The Ministry of Lands has unveiled its new Cashless Revenue Collection Policy, a move designed to combat corruption.
Cabinet Secretary Zacharia Njeru emphasized the policy’s requirement for payments to be made exclusively through M-Pesa and bank channels, explaining that this shift is geared toward eliminating intermediaries and bolstering service delivery.
As a part of the strategy, the government has also introduced the Arthisasa payment system, which syncs with the e-citizen platform.
Additionally, an audit of the ministry’s registries nationwide is underway to evaluate digitization readiness.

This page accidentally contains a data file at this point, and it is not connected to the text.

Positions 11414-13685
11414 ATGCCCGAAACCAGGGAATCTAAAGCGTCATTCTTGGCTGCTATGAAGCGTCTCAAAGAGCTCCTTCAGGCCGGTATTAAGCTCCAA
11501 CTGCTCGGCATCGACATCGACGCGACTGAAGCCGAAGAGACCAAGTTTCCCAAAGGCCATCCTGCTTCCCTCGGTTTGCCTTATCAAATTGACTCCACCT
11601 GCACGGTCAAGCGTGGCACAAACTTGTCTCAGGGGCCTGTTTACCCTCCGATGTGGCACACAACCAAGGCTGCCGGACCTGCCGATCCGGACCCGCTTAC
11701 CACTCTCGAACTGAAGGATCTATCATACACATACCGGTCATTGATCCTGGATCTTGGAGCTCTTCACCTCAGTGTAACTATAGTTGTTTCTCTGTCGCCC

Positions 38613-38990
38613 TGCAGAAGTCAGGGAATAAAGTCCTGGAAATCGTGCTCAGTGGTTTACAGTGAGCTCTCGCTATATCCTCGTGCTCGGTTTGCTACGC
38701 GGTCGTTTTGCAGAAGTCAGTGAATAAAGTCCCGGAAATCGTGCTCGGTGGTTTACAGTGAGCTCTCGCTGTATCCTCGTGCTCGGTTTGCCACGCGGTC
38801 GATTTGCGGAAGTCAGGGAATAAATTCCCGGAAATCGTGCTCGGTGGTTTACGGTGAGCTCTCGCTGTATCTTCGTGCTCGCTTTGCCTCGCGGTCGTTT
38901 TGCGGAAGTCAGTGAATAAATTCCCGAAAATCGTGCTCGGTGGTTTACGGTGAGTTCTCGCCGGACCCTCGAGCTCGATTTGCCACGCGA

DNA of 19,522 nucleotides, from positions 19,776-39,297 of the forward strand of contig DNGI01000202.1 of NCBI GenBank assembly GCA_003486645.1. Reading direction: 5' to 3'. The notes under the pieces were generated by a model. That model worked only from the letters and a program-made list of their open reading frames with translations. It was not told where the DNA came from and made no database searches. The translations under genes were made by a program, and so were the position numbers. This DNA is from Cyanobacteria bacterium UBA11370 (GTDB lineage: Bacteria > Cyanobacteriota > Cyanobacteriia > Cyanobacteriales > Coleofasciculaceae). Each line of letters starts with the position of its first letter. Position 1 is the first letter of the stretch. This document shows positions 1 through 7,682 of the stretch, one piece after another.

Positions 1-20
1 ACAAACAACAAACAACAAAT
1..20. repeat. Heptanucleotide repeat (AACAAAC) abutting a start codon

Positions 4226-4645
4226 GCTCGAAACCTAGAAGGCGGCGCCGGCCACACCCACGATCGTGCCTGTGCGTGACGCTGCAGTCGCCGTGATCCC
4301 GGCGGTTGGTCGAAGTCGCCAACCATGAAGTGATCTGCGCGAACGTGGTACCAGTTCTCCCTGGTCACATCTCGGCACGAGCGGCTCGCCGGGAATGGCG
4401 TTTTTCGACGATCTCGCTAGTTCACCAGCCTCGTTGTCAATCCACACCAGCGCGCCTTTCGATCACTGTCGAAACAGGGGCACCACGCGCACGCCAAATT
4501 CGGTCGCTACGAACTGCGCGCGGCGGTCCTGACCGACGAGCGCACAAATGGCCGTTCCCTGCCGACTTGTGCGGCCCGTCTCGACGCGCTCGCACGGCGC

Over a span of 14 days, eight designated teams will assess each registry, aiming to digitize all registry documents.
In a joint effort to improve efficiency, the Ministry has partnered with the Kenya Revenue Authority (KRA) to facilitate the Lands Ministry as a centralized hub for processing and paying stamp duty.
Principal Secretary for Lands, Nixon Korir, affirmed this development as a significant stride toward eradicating cash transactions within Land offices, subsequently reducing the potential for theft.
He elaborated that the Treasury has designated a separate account for stamp duty payments, enabling users to process and forward their payments for stamp duty at any Arthi Houses or associated registries.